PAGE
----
There are plenty of messaging options available to you on the Nokia Lumia 920, from text messaging and email to social media.
If you signed into to an email account or two during set up you'll find that it's ready for you to peruse when you come to use the Lumia 920.
By default your email accounts are divided into separate apps in the app list, but you can combine two or more into a linked inbox, cutting down on the number of applications you have while also making it easier to switch between them.
We were easily able to add multiple accounts including Hotmail and Gmail, and we enjoyed the overall email experience offered up on the Lumia 920.
It's easy to link email accounts: just open up one of the clients, hit the three dots in the bottom right of the screen and select linked inboxes to manage your email addresses.
The layout within the email applications is a simple, unfussy affair which makes it easy to see you messages without any confusing detail.
The sideways sliding Windows Phone interface allows you to flick between read, unread and urgent items quickly and it's a setup we're fond of.
The Lumia 920 is able to display full HTML emails, with the large, HD display making it an attractive way to digest your latest newsletter, especially when some handsets don't allow you to zoom out for a full overview.
Frustratingly though it doesn't look like you can tell the Lumia 920 to automatically download images in a email, meaning you're left tapping the blank space to see the pictures every time you view a message. It's not a deal breaker, but we wish the option was there.
The messaging app is your one-stop-shop for texts, and once again the simplicity of Windows Phone 8 continues here, with the name and message preview appearing in the list – there's no profile picture pulled through here.
Click through onto a message and the text is shown in bubbles which match the colour of the selected theme in the settings menu. One again there's no profile picture from your friends contact card displayed, and options are limited.
You can tap out a reply and attach an item to your response before you send it, or you can delete the thread, but that's it.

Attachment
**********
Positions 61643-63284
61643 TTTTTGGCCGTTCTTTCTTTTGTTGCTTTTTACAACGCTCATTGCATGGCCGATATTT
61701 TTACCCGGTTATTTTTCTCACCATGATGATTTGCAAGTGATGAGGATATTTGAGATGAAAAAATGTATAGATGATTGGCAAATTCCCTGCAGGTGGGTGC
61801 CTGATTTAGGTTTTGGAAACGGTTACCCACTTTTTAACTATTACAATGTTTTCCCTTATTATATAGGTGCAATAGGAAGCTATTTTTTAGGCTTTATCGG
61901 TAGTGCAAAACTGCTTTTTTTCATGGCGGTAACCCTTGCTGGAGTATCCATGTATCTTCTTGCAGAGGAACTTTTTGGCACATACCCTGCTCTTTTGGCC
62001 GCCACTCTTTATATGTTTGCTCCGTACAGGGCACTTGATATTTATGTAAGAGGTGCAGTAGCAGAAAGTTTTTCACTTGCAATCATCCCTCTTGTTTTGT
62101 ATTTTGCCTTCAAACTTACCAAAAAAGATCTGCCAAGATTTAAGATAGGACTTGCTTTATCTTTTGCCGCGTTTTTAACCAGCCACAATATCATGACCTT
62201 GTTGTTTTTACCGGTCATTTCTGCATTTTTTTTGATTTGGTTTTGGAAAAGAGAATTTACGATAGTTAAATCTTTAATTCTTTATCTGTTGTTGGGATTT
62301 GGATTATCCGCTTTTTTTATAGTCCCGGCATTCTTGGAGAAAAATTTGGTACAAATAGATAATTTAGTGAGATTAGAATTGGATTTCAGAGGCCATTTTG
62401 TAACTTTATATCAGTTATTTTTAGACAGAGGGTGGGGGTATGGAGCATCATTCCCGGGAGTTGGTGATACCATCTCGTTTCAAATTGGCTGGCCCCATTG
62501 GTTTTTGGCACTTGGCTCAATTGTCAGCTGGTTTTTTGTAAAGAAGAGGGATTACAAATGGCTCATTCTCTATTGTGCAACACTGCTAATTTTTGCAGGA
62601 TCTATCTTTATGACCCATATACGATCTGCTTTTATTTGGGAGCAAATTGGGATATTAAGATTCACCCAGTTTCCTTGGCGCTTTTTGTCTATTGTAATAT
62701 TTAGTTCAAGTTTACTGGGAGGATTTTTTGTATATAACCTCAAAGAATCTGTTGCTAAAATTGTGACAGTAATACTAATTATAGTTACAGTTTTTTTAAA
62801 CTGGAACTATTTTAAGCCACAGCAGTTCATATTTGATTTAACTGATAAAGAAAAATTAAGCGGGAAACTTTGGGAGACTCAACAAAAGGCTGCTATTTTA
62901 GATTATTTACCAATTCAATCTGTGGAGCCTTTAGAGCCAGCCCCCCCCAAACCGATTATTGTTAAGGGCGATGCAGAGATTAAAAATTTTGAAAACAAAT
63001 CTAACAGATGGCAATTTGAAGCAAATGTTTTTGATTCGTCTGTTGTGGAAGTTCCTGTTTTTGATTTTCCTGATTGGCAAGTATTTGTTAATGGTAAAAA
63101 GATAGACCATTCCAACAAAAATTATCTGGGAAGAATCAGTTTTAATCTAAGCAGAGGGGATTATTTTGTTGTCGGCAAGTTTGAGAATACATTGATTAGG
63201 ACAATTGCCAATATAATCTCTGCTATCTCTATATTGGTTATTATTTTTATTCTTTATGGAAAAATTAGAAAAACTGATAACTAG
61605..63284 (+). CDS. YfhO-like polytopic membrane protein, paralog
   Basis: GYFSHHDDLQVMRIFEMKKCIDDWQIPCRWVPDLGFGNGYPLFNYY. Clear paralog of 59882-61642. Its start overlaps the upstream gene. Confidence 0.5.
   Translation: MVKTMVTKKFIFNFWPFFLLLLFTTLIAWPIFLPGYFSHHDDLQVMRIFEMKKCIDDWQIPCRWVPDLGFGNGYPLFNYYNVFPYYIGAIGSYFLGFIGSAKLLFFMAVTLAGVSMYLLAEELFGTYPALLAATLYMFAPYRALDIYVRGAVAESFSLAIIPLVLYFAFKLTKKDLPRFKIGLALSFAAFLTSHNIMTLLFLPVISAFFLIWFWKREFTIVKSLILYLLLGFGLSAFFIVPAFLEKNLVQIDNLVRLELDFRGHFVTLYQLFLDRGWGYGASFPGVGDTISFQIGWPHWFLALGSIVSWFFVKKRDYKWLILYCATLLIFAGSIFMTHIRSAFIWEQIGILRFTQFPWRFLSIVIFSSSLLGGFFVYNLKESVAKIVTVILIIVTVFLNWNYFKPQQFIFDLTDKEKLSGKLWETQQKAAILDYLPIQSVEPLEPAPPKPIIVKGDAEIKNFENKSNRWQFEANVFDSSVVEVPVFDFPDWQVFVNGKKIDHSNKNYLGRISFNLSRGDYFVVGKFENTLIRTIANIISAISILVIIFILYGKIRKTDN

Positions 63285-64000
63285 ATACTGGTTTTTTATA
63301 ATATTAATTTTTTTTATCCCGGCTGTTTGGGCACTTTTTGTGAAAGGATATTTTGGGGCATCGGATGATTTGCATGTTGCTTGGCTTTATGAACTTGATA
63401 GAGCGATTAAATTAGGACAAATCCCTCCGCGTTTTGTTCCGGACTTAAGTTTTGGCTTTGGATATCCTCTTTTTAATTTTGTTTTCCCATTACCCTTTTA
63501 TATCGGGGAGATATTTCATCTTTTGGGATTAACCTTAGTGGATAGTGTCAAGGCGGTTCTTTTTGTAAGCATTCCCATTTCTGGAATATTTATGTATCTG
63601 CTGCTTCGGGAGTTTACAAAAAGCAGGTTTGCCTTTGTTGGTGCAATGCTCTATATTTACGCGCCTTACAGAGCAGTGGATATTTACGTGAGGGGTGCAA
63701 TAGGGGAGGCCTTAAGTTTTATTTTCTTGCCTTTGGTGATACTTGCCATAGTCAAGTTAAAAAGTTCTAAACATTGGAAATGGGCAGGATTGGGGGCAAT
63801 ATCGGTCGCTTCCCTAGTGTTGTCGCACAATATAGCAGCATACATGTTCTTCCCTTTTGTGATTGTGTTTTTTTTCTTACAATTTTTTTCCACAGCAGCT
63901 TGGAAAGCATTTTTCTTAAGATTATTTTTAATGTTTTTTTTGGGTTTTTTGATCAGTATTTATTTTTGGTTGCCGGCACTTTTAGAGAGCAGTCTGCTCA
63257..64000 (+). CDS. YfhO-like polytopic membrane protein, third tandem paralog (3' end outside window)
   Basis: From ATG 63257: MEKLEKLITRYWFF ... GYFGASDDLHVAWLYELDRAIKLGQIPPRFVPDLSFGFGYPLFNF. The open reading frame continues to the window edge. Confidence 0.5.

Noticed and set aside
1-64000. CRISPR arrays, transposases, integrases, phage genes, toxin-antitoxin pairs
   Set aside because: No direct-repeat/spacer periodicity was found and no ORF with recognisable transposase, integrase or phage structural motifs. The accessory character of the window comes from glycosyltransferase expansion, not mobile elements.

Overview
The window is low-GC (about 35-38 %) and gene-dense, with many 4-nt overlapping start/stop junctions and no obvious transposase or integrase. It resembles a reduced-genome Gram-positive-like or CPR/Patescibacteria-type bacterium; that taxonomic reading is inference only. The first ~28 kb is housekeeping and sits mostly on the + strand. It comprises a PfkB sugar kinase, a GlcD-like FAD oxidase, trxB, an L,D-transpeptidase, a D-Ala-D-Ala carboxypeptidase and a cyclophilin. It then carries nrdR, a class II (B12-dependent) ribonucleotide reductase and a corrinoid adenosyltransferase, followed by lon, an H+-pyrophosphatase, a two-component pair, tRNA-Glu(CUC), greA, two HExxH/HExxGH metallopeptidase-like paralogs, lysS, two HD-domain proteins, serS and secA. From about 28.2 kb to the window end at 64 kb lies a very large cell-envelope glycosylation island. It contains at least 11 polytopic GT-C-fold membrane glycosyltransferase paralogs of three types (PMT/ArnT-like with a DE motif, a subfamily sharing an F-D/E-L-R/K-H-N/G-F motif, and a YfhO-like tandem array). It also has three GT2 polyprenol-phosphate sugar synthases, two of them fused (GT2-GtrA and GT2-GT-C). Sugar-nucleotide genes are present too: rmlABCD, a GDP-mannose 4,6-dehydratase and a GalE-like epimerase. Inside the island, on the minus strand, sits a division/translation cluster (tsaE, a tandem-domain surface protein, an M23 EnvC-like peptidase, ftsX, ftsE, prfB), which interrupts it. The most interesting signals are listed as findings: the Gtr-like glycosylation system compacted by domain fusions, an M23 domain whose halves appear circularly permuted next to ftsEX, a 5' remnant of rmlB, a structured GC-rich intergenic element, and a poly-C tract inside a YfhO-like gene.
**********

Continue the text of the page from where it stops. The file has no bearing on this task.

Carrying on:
However unlike on iOS and Android, the messaging app doesn't only deal with text messages, it also allows you to chat online via Windows Live Messenger and Facebook chat.
Slide sideways from the message list and you're taken onto the "online" tab, but you'll need to change your status to online using the menu buttons at the bottom of the screen for your friends to pop up.
It's a handy feature and means you don't need to download the separate Facebook Chat or Windows Messenger apps as you do on rival platforms, and messages are displayed in the same way as your texts.
We were disappointed to find the Facebook and Twitter apps were not pre-installed on the Lumia 920, but a quick trip to the Windows Phone Store sorted this out - there's currently no Google+ app available on Windows Phone though.
We raised an issue with the keyboard on the HTC 8X, finding it a bit cramped and not overly accurate, and while the same setup is found on the Lumia 920, the larger screen does come to the rescue.
The extra width you get with the 4.5-inch display makes travel between keys slightly more comfortable and we found we made far fewer mistakes on the Lumia 920.
If you require an even bigger board, then rotate the Nokia Lumia 920 by 90 degrees and the keyboard will expand, but you do lose sight of the message you are replying to, plus you'll need pretty big hands to reach the middle of the screen when held in landscape.
With the responsive screen and relatively smart auto-correct we were able to get up to top typing speed, and while it's still not a brilliant keyboard, with mistakes cropping up and punctuation sometimes difficult to access, it's certainly a better experience than the one found on the Windows Phone 8X.